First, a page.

So, to celebrate Australia Day what better way than to chuck a few rockers on the decks and enjoy some great Aussie and Kiwi pub and new wave rock.

She’s bonza mate!

Hong Kong Beat mobile disco tribute to David Bowie, Part 2 – The Thin White Duke

I remember the first time I dropped ‘Fame’ at Carriages club, Swindon, not because it was my 20th birthday, not because it segued so well after Stevie Wonder’s ‘Superstition’, but for the number of funk fans who just kept dancing to this great new funky tune… Not that they knew it was Bowie!

I remember even more the astonishment, a few coming to the booth to check the single, when I said “Now THAT was… David Bowie!”.

It was pretty much unheard of me to play anything but R&B artists in those days, and that night we even had a couple of successful UK R&B recording artists in the club who were blown away by the sound coming from a man who, until that moment, had embodied white glam-rock.

Bowie didn’t invent ‘blue-eyed soul’, others like The Righteous Brothers and Frankie Valli had already established that, but the Thin White Duke went on to make the genre his own.

The second part of this tribute shows Bowie in his post Ziggy days, sometimes experimenting with new music scenes, sometimes diving into mainstream dance, but then seemingly just concentrating on his art rather than the showmanship that he had become associated with.

There’s dance; there’s rock; there’s new wave; there’s funk; there’s soul; there’s even a little return to glam-rock; then there’s Lazarus, which surely must be his self-penned epitaph.

So saluté and farewell David Bowie! I hope you all enjoy this fan’s humble thanks for the excitement and delight he’s given over the years.

Hong Kong Beat mobile disco tribute to David Bowie, Part 1 – The Man Who Fell To Earth

It was such a shock to hear the news about Bowie the other day, especially as a few days before on his 69th birthday I saw a post on his FB official page talking about his plans for his 70th…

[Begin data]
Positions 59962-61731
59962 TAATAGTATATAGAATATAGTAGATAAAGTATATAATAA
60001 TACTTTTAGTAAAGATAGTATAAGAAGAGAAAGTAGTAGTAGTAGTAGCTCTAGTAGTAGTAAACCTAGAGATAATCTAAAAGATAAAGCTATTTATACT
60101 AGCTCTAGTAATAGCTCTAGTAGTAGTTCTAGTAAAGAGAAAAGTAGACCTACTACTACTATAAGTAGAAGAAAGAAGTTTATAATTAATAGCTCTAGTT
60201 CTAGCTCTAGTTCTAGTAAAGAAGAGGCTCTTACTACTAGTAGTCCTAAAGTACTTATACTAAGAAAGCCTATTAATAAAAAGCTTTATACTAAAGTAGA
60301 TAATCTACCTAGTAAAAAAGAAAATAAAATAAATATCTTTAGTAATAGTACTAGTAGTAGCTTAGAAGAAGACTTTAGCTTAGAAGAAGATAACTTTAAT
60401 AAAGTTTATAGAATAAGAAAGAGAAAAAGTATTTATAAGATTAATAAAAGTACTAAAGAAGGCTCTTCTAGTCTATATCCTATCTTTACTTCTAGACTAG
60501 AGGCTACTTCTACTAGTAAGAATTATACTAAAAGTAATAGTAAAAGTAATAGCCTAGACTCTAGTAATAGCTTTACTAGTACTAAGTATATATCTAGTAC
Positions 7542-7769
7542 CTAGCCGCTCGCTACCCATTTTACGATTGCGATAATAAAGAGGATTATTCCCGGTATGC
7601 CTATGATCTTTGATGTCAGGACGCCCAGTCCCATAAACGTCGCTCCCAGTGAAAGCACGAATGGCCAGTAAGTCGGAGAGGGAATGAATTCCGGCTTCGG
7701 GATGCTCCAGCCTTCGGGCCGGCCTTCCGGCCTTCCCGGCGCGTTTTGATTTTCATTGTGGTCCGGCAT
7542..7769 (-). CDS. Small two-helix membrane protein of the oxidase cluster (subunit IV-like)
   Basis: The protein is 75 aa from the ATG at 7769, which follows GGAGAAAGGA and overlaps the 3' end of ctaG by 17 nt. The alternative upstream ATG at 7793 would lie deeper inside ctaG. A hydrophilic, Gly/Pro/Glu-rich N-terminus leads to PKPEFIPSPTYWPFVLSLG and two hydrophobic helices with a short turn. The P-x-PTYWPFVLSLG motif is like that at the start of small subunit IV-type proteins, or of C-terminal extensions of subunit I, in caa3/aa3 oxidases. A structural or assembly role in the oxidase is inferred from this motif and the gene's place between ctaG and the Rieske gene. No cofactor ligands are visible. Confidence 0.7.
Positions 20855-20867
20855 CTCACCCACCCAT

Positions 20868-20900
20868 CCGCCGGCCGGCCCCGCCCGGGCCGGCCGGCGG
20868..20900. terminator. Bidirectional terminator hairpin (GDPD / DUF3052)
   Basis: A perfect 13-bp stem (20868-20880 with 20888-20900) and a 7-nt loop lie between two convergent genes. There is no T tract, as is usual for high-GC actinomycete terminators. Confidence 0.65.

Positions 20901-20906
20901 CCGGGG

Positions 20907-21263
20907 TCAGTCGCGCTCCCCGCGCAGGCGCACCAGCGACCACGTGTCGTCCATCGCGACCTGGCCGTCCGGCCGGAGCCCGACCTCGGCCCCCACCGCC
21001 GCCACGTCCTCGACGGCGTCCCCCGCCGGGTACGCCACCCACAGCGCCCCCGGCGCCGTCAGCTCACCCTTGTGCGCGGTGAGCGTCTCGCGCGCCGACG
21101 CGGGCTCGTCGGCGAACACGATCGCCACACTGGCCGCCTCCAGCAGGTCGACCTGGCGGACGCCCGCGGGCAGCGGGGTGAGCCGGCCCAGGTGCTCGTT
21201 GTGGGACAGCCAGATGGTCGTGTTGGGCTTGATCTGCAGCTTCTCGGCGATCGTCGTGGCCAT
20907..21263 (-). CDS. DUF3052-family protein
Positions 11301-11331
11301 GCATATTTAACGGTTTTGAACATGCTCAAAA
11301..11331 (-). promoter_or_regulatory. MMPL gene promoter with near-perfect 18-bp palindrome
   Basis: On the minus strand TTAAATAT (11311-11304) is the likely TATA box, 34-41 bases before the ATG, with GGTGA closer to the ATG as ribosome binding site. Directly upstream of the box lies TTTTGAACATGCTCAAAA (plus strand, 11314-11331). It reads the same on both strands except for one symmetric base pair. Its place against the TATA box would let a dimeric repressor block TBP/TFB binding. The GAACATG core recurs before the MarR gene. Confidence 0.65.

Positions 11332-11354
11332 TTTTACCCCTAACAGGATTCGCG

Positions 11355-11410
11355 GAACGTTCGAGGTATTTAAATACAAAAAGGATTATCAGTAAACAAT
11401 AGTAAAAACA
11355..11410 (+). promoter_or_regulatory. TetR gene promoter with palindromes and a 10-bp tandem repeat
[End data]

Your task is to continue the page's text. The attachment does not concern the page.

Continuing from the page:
It’s hard to comprehend the commitment of the man to his art having now watched the video for ‘Lazarus’ after his death… Even harder now to think how much influence he had on my formative music tastes as a teen, and remembering the excitement of the last night of his Serious Moonlight Tour held in Hong Kong.

Utterly stunning news, even though we know it comes to all of us, even the gifted.

I wanted to put a quick tribute together to the man and found that, in addition to his iconic music from the 70s, there was so much more and so much different in the four decades he recorded in since then to just put out the familiar tunes. Gone it seems was the full-on flaunting of his love affair with fame, transcending into a more introspective flirting with his ego, culminating in his last album release while alive, Blackstar.

So there are two parts, Part 1, in this blog, brings together a selection of the biggest tunes and a few personal favourites and versions from the Ziggy era. Part 2 will follow, bringing music from his transformation into the Thin White Duke and beyond, forever the chameleon of rock and roll.

Farewell Starman, we know you will forever be waiting in the sky.

 

Hong Kong Beat mobile disco goes to the movies with iconic rock movie anthems

First blogcast of 2016 finds Hong Kong Beat in a rocking mood, and inspired by digging back into some classic, and some raspberry blowing, movies from the past, digs out a little personal selection of iconic rock anthems from the movies.

And what a great idea for a party theme night!

Some of these were bigger success than the movies themselves!